Opinion: Green New Deal offers a possible route to conquer climate challenge
Bangor Daily News - Monday, February 25, 2019 

Conquering the climate challenge will not be easy. But as long as we keep moving, we will get there eventually. The Green New Deal offers a major step forward. Finally, at long last, we have a plan that shows the way out of base camp, and now we need to go up the mountain. ~ Paul Mayewski, Climate Change Institute, University of Maine
Trump's EPA cuts prosecutions of polluters
Natural Resources Defense Council - Monday, February 25, 2019 

Under President Trump, the EPA has cut inspections of industrial facilities, oil and gas drilling operations, and power plants in half. That means across the country, fossil fuel giants could be blatantly flouting environmental regulations and pumping untold amounts of pollution into our air…with the president’s blessing. And criminal prosecutions of polluters by the EPA have hit a 30-year low. The Trump administration’s attacks are continuing unabated. ~ Rhea Suh, NRDC Action Fund
BREAKING: LePage says he will lead effort to repeal carbon tax tied to NECEC
Maine Environmental News - Monday, February 25, 2019 

On February 25, in a radio interview on WGAN, former Maine Governor Paul LePage said he "will lead an effort to repeal the carbon tax" if it is tied to Central Maine Power Company's New England Clean Energy Connect Project.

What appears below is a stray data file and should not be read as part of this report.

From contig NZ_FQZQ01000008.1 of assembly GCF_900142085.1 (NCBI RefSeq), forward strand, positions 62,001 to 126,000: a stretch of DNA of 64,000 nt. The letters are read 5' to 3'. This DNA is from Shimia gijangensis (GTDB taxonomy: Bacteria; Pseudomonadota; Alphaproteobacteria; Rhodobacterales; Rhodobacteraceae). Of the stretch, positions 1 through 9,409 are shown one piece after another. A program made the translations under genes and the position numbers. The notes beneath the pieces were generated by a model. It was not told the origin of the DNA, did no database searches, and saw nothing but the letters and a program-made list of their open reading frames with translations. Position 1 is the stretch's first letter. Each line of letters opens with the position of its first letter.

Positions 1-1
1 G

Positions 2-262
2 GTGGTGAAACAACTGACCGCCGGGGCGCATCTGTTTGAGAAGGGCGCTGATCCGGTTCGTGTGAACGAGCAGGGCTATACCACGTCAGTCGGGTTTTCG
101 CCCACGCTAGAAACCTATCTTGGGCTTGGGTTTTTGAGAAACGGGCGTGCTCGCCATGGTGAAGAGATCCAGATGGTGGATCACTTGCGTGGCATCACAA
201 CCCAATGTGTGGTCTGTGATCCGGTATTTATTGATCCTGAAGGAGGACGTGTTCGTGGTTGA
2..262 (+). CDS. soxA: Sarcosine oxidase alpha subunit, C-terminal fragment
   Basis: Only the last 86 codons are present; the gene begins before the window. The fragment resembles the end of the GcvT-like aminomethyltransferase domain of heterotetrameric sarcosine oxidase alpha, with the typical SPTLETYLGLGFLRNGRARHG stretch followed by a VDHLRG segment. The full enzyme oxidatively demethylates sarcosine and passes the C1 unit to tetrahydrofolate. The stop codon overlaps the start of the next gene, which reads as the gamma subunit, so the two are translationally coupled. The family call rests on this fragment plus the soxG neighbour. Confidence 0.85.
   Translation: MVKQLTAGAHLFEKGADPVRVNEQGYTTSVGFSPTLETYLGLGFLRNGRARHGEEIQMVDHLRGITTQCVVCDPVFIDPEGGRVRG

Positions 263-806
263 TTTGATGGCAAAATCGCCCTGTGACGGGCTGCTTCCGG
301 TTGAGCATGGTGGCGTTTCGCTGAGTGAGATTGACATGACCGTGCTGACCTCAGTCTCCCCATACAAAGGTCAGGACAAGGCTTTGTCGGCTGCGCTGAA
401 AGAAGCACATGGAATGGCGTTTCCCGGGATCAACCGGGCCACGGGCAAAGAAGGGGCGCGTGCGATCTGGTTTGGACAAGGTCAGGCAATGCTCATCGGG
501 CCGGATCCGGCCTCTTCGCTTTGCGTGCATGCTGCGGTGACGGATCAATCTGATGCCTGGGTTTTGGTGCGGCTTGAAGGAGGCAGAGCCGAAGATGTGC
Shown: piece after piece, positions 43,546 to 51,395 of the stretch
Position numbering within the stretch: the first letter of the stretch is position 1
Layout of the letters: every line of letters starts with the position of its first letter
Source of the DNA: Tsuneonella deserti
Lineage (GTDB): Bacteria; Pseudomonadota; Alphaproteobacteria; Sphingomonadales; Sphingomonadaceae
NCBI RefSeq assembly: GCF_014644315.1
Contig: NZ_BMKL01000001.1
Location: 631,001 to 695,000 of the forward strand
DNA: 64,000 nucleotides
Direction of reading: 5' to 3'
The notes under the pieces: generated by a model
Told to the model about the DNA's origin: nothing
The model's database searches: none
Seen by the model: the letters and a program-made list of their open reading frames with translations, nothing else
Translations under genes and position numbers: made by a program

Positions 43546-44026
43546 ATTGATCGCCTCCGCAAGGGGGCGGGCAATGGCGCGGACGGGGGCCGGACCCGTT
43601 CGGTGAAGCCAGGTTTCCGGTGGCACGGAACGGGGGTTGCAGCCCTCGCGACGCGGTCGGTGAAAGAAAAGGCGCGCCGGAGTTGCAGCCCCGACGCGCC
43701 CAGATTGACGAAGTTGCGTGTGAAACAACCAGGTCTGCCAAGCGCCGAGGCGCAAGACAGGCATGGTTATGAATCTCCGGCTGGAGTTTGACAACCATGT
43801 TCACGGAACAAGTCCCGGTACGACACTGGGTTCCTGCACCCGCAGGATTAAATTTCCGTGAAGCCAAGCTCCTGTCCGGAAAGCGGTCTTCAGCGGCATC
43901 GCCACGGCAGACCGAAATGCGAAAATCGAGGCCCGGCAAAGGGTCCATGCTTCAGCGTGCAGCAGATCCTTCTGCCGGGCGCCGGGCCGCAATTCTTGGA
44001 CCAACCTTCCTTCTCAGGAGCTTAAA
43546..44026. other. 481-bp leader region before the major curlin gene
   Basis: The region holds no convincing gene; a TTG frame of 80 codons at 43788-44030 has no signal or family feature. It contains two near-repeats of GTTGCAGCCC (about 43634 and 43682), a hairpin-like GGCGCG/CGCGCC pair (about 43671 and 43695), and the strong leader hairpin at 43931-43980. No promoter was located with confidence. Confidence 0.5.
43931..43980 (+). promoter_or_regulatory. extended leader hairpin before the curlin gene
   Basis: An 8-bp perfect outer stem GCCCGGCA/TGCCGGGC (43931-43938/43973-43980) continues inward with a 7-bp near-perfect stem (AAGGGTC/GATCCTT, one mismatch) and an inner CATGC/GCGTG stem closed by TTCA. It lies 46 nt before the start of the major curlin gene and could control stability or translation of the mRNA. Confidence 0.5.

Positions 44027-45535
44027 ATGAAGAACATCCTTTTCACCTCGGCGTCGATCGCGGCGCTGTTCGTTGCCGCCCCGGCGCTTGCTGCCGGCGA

A Critical Look at Claims for Green Technologies
Other - Monday, February 25, 2019 

Green technologies are not yet proved, affordable, or deployable—but even if they were, it would still take them generations to solve our environmental problems.
Cleanup of abandoned Sanford mill delayed by federal government shutdown
Journal Tribune - Monday, February 25, 2019 

The 35-day partial shutdown of the federal government has delayed the cleanup of a giant abandoned mill building that burned more than 18 months ago. The U.S. Environmental Protection Agency’s cleanup of the Stenton Trust mill is now scheduled to move forward this spring with a tentative May 1 start of demolition of a tower that burned on June 23, 2017. The projected timeline has shifted a couple of times, from the summer of 2018, to the fall, and then to January. But the federal government shutdown that commenced at midnight on Dec. 22 and wound down on January 25 put an end to plans for a January start.